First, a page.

Rare treat for runners

Woodstock's Lacey Heaver runs towards the finish line during Flight 4 of the Ryan Byrne Festival on Saturday at Emricson Park in Woodstock. Heaver took first place in the flight.
Woodstock's Lacey Heaver runs towards the finish line during Flight 4 of the Ryan Byrne Festival on Saturday at Emricson Park in Woodstock. Heaver took first place in the flight.

WOODSTOCK – Richmond-Burton junior Ben Gardner found himself in a different race Saturday at the Woodstock Ryan Byrne Festival.

Running in the meet with flighted races, Gardner was alone after the first mile on the 3.1-mile course at Emricson Park.

“I was racing myself there,” said Gardner, the Flight 5 winner. “It was a mental game because there was no one else to pace off of. Having everyone cheering you on out front was a blast. It was kind of weird, I’m not used to that.”

In the flighted race, all No. 7 runners from boys and girls, varsity and junior varsity, are sent out together first. Every 20 minutes, another flight is started. Those runners, like Gardner, who normally don’t lead a race, are thrust outside their comfort zone.

Each flight counts the same, so for a day, a team’s No. 7 runner is as valuable as its No. 1.

McHenry won the varsity boys team title with 19 points, followed by R-B (23) and Huntley (24). Prairie Ridge and Woodstock tied for the girls title with 21 points each. There also is an overall trophy awarded to the school with the lowest four scores for boys varsity and junior varsity, and girls varsity and junior varsity. Prairie Ridge won that trophy with 78 points in the four team races. Huntley (111) was second and McHenry (114) was third.

McHenry’s Calvin Quarterman (No. 2) and Kyle Mindick (4) won their flights to lead the Warriors to the boys team title. Prairie Ridge’s Joe Cowlin defeated McHenry’s Jesse Reiser in Flight 1 in a race of two of the area’s top boys runners.

Woodstock’s Maura Beattie won Flight 1 for the girls, with McHenry’s Lauren Opatrny taking second.

The runners enjoy the change from the norm in the middle of their season.

“It really gives the runners toward the back half of the lineup a chance to win a race,” said R-B’s No. 6 runner Mike Bland, who also won his flight. “The feeling of winning a race is so much fun. This is one of my favorite meets of the year. I’m usually trying to be in the top 50.”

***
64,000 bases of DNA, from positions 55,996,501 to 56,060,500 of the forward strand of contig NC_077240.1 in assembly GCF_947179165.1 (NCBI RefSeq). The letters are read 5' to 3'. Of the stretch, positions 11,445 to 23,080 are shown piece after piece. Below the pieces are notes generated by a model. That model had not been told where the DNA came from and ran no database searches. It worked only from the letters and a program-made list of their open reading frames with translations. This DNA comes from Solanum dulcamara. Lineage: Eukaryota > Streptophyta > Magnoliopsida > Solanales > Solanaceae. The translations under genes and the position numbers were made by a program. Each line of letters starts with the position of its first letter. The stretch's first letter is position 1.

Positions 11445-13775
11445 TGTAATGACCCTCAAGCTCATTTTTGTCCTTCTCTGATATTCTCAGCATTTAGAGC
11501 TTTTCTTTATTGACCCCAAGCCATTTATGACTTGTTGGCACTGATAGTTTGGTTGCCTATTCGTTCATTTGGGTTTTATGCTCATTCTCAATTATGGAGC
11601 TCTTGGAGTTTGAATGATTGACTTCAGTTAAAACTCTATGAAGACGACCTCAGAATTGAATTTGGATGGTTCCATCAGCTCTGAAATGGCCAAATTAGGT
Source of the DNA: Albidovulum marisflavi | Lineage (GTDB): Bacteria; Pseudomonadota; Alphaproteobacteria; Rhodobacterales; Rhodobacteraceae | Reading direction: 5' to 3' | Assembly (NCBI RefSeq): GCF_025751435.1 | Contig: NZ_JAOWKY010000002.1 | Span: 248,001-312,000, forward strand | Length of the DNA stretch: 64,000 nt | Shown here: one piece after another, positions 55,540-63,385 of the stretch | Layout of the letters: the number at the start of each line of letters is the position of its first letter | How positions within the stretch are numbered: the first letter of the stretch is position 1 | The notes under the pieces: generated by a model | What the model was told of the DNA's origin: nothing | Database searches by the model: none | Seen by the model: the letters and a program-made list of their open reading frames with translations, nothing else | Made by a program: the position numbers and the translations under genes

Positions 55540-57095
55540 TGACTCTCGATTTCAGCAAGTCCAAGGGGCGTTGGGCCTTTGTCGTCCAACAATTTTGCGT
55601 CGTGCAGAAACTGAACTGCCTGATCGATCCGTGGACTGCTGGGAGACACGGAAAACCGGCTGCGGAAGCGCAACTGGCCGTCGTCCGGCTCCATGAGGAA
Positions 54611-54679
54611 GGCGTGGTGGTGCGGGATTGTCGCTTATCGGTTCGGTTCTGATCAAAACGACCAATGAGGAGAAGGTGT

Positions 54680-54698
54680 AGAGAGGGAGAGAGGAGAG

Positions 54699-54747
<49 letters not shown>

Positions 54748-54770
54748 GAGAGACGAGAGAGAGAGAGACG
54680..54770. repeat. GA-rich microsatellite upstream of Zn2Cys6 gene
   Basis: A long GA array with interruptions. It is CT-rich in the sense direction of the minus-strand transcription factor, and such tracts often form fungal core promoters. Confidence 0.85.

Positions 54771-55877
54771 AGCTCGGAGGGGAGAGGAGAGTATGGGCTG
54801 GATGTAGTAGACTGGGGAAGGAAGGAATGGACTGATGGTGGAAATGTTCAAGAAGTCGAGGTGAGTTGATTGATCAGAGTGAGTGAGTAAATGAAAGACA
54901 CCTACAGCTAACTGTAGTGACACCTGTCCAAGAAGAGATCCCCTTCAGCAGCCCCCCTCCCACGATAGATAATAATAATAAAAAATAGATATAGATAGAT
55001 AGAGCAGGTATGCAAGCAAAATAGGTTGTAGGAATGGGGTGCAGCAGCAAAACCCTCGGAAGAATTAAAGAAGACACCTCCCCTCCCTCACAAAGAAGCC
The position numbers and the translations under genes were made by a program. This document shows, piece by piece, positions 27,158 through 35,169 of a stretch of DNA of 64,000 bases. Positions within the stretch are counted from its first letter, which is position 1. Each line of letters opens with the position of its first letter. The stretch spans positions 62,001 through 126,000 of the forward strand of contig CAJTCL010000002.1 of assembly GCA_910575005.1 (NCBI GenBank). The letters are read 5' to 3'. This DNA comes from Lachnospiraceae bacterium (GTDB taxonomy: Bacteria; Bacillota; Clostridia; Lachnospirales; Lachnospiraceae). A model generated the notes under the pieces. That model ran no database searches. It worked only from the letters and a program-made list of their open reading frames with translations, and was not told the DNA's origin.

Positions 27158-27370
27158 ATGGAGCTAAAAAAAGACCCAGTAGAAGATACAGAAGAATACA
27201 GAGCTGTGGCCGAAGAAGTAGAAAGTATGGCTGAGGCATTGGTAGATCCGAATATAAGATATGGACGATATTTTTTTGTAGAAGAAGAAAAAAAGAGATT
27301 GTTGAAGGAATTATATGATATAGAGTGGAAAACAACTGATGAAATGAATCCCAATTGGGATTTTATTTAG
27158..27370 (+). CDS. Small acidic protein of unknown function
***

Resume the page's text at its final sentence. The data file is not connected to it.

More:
Woodstock’s Kerstin Wolf won Flight 3 and said she likes aspects of the different format.

“I enjoy how it’s mixed up, and I like running with the guys,” Wolf said. “The smaller groups are kind of nice. Everyone has a chance to get medals. You can run with people who are faster than you and can push you, but you have a chance to compete with them.”

Prairie Ridge sophomore Scott Hearne won the varsity boys Flight 3 and said his 16:47 was close to a personal best, even though he was running in front and on a difficult course.

“This is a fun race,” Hearne said. “It makes it more fun to run against people your speed. I took the lead when two guys went the wrong way and was able to hold them off in the bowl.”

The race was named in 1999 for Byrne, a former Northwest Herald sports writer who died of cancer in May of that year. Byrne ran on some strong teams at Crystal Lake Central, and his passion for running showed with his coverage of cross country and track and field.

His parents, Peter and Kris, have a plaque at a tree that marks the course’s spot where one-half mile remains. The final words on the plaque are, “… you are not alone. Run with Ryan.”

Prairie Ridge girls coach Kelly MacDonald was at Central when Byrne ran and later when he covered races for the Northwest Herald. She mentioned what the race meant to her team Friday at school.

“We do a visualization where we sit in a dark room and I talk them through their race,” MacDonald said. “We talked about Ryan and why we’re running here [at Woodstock]. I said, ‘When you get to this point [with the plaque], say thanks because you’re alive and you can do what you love.”

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